1933/1984/2020 includes eight art pieces: four computer-generated images capturing a set of political questions and four personal responses to these questions, drawn by hand, by the artist. The computer-generated graphics are solid, opaque, heavy, and mounted on the wall. They ask questions surrounding 1933, a year which marks the burning of the Reichstag as well as America’s New Deal; Robert Indiana’s wildly recognized art piece, LOVE, reinterpreted as HOME; and an advertising slogan, “We’re Here for You,” from the beginning of last year’s lockdown. The hand-drawn images are reproduced digitally on organza fabric, which is lightweight and translucent. As a result, the hand-drawn images would float, interacting with the people walking by them and in dialogue with the wall-mounted images.

There’s also a personal story embedded in the 1933/1984/2020 art installation. A couple of years ago, while in residency at Brooklyn’s Pioneer Works, Finkelstein was working on a commission for The Shed, a large Jacquard weaving. While waiting for the weaving test, the artist decided to use the digitally manipulated source material as inspiration for a few drawings.

“They were the first drawings I’ve done since I had a stroke the year before,” the artist comments. “Since the stroke, I hadn’t confronted a thing that I had taken for granted my entire life, which was my ability to draw.” And the artist began to draw again, even if, at first, he had to hold the graphite stick with both hands. It was a “physically painful” process, but also “a process of discovery,” which showed him that he could still draw, just in a different way.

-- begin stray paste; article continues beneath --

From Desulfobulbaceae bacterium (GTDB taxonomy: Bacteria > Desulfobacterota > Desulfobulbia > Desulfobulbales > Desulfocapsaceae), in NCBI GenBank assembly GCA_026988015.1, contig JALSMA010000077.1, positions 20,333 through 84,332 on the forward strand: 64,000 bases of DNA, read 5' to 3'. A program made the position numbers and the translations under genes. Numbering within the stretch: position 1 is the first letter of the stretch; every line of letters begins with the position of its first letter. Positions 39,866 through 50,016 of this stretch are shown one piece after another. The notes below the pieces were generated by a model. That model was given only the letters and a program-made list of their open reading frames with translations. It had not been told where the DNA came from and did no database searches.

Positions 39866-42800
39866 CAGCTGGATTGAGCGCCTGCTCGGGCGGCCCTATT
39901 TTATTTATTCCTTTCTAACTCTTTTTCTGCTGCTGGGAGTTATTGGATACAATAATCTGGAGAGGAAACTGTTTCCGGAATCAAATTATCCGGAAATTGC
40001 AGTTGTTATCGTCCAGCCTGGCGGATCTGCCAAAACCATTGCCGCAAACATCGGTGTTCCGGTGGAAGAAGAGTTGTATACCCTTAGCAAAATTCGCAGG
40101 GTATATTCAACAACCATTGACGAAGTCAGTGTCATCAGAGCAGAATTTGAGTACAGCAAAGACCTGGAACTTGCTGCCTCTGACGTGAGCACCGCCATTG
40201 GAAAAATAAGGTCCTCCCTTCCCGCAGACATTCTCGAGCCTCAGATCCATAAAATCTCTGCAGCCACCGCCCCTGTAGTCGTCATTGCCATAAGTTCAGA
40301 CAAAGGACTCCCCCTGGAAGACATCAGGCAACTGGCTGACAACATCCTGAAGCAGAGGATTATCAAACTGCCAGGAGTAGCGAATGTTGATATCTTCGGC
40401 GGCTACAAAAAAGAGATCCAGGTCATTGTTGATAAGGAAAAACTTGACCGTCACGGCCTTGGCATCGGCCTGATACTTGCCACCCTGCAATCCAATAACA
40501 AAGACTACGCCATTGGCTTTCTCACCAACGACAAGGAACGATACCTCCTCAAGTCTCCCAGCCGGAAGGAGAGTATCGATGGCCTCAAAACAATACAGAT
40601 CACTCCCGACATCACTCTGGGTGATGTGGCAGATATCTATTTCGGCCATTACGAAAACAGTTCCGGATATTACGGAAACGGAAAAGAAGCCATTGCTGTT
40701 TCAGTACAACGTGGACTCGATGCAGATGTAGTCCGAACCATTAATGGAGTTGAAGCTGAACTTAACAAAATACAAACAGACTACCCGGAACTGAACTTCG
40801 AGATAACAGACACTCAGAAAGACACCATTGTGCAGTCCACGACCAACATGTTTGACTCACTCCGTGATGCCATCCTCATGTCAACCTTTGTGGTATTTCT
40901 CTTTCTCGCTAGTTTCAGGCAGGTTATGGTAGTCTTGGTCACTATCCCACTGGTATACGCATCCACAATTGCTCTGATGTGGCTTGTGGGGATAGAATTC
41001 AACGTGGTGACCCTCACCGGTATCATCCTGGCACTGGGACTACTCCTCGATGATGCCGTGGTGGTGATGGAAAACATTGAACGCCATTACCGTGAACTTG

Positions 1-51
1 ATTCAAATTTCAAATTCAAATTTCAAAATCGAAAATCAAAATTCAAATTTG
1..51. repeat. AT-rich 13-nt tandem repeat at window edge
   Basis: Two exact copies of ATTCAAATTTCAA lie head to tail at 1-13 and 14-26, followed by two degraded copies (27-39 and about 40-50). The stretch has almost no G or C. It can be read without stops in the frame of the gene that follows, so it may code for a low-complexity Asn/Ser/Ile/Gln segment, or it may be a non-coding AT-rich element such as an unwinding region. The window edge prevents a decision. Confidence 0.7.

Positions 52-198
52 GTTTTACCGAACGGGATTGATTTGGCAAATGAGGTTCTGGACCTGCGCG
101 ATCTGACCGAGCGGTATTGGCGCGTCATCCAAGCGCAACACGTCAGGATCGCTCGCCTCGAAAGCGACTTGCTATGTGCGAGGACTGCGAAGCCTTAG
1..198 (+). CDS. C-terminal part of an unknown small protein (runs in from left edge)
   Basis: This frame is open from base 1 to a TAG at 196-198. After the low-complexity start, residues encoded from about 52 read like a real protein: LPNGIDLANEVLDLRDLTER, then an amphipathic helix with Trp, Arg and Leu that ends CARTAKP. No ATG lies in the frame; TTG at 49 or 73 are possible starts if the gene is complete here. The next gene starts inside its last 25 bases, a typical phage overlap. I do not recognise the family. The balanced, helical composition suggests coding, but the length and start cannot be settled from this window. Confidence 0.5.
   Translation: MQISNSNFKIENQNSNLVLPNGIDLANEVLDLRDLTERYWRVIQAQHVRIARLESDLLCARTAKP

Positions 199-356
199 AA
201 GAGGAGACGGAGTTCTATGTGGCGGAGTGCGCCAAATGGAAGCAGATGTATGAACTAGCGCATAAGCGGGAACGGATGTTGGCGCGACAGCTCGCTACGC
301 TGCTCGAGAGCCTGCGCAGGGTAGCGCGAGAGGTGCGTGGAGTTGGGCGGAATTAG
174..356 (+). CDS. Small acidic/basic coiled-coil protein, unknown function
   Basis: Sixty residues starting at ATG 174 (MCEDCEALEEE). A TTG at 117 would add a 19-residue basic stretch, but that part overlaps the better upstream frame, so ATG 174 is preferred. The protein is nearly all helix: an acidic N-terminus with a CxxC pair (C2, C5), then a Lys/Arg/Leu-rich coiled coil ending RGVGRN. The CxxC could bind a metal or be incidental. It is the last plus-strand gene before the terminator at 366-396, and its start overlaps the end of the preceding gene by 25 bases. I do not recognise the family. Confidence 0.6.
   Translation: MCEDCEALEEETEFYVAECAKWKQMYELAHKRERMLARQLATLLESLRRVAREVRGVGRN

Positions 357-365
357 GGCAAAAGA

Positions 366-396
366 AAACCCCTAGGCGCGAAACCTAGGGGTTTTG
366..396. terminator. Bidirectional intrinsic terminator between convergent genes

Avram Finkelstein posing with his art
Avram Finkelstein posing with his art

He also realized that, “while The Shed piece is about corporeality and the way we imagine the queer body, since the subject matter was [the hand of] a gender non-conforming friend of mine who transitioned a long time ago. The more recent art installation is about confronting my own body.”

1933/1984/2020 is also about timelines. “One thing that everyone who lived through the early moments of the AIDS crisis is aware of is that what actually happened and the way we talk about it are radically different,” Finkelstein says. “If you think of ACT UP as a political turning point—of course, there were many organizations working on AIDS before ACT UP came along—in the story we tell ourselves about this moment, 1987 was a turning point, but the first Mortality and Morbidity Weekly Report from the CDC was in 1981. That’s a six-year slow-motion train wreck that brought us that moment of 1987. It didn’t happen overnight.

“And when we’re talking about the work that I had a hand in, Silence = Death, let’s use that as an example, it took years for me to come to the realization that something needed to be done and to co-found the collective that produced the poster. In hindsight, it happened like that,” he snaps his fingers, “but in reality, it didn’t.”

The same is true for the recent coronavirus pandemic. In hindsight, we’ll also start to think of it as a succinct series of moments, even though, again, the progress that we see today did not happen overnight. The truth is Operation Warp Speed, which sped up the COVID vaccine(s), could not have been possible without the research into RNA vaccines that started during the ‘90s. Yet, it’s possible that 2021 will become yet another turning point, associated with vaccination, as though it were a singular moment in time. Many might forget all the conversations we’re having right now about access and equitable distribution across the country, as well as around the world.